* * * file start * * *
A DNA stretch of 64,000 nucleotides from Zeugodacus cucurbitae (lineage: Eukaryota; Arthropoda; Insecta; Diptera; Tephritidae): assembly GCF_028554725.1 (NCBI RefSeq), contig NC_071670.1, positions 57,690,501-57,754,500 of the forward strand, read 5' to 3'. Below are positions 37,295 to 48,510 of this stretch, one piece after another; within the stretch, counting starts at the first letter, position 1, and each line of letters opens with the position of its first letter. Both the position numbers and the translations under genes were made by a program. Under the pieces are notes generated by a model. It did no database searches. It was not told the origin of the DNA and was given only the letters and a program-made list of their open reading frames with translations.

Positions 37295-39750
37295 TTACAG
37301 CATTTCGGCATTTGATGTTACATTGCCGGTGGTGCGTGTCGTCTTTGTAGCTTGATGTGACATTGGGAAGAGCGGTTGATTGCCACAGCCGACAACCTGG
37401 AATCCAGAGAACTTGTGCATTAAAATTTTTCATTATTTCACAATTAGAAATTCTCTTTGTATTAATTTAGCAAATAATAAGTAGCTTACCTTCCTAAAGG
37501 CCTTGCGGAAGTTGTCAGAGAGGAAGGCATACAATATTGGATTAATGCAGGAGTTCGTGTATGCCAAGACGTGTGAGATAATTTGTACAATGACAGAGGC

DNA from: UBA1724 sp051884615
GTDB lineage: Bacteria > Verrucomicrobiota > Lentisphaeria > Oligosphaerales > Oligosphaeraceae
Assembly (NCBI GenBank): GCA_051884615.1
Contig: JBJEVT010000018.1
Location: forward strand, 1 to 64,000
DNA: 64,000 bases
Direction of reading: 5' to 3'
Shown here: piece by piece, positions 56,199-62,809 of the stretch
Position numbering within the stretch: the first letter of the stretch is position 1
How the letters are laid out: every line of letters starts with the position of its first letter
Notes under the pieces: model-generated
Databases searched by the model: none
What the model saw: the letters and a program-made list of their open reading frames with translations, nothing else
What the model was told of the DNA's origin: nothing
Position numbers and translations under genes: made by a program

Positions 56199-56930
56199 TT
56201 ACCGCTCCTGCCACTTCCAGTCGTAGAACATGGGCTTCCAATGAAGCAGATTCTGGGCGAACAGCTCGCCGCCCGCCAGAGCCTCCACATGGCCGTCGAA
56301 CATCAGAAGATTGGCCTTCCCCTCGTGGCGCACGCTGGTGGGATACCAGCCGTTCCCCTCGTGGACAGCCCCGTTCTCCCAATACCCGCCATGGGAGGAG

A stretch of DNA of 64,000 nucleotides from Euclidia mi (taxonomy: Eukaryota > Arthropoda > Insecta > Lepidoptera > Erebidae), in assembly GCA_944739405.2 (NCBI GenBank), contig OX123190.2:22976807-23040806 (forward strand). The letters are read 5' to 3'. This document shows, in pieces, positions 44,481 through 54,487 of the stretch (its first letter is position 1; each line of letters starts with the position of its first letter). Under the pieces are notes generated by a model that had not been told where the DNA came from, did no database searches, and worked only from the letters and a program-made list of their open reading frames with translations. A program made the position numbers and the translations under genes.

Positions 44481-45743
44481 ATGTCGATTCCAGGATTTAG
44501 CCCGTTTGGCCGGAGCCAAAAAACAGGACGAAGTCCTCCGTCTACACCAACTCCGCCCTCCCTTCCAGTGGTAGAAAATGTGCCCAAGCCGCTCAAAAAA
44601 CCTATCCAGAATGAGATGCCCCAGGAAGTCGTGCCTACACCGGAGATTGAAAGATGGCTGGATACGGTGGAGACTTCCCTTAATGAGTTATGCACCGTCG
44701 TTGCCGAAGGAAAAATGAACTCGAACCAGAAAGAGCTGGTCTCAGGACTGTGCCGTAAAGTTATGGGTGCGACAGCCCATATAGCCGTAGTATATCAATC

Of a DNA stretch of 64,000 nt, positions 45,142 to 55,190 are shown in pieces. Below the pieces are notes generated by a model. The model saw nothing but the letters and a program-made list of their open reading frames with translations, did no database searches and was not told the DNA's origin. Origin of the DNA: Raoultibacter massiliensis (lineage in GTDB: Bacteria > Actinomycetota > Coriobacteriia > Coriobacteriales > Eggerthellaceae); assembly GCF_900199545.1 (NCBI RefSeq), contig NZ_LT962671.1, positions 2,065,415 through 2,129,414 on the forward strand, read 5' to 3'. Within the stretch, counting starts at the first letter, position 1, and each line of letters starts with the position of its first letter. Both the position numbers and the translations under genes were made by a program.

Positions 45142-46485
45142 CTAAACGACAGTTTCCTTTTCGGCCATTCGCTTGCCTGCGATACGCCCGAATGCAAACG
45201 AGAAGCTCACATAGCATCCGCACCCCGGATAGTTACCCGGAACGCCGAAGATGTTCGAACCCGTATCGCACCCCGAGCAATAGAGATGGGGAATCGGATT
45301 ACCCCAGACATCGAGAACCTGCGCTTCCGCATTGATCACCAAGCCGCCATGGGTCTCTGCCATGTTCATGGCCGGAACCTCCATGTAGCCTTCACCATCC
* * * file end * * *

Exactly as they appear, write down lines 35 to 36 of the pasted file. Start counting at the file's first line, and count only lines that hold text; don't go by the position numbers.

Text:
45201 AGAAGCTCACATAGCATCCGCACCCCGGATAGTTACCCGGAACGCCGAAGATGTTCGAACCCGTATCGCACCCCGAGCAATAGAGATGGGGAATCGGATT
45301 ACCCCAGACATCGAGAACCTGCGCTTCCGCATTGATCACCAAGCCGCCATGGGTCTCTGCCATGTTCATGGCCGGAACCTCCATGTAGCCTTCACCATCC